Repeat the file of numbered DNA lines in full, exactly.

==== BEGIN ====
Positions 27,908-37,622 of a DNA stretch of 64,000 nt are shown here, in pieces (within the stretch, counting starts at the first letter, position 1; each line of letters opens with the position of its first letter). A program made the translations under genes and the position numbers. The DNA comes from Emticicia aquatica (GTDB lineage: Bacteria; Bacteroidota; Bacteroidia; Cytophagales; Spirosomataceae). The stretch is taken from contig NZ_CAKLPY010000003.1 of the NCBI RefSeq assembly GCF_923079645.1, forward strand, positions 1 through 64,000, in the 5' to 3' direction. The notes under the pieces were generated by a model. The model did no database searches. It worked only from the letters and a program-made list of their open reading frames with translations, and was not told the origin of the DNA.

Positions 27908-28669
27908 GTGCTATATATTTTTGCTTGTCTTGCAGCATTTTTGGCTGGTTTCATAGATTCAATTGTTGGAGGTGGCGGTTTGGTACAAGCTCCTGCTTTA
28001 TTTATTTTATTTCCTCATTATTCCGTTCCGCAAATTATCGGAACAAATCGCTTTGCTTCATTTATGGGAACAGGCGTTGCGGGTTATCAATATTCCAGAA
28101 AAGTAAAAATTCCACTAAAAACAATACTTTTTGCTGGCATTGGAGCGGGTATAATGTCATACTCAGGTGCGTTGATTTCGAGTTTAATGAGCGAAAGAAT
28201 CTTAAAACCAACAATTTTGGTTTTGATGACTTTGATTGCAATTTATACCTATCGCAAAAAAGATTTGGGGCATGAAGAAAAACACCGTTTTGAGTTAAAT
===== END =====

Positions 27,908-37,622 of a DNA stretch of 64,000 nt are shown here, in pieces (within the stretch, counting starts at the first letter, position 1; each line of letters opens with the position of its first letter). A program made the translations under genes and the position numbers. The DNA comes from Emticicia aquatica (GTDB lineage: Bacteria; Bacteroidota; Bacteroidia; Cytophagales; Spirosomataceae). The stretch is taken from contig NZ_CAKLPY010000003.1 of the NCBI RefSeq assembly GCF_923079645.1, forward strand, positions 1 through 64,000, in the 5' to 3' direction. The notes under the pieces were generated by a model. The model did no database searches. It worked only from the letters and a program-made list of their open reading frames with translations, and was not told the origin of the DNA.

Positions 27908-28669
27908 GTGCTATATATTTTTGCTTGTCTTGCAGCATTTTTGGCTGGTTTCATAGATTCAATTGTTGGAGGTGGCGGTTTGGTACAAGCTCCTGCTTTA
28001 TTTATTTTATTTCCTCATTATTCCGTTCCGCAAATTATCGGAACAAATCGCTTTGCTTCATTTATGGGAACAGGCGTTGCGGGTTATCAATATTCCAGAA
28101 AAGTAAAAATTCCACTAAAAACAATACTTTTTGCTGGCATTGGAGCGGGTATAATGTCATACTCAGGTGCGTTGATTTCGAGTTTAATGAGCGAAAGAAT
28201 CTTAAAACCAACAATTTTGGTTTTGATGACTTTGATTGCAATTTATACCTATCGCAAAAAAGATTTGGGGCATGAAGAAAAACACCGTTTTGAGTTAAAT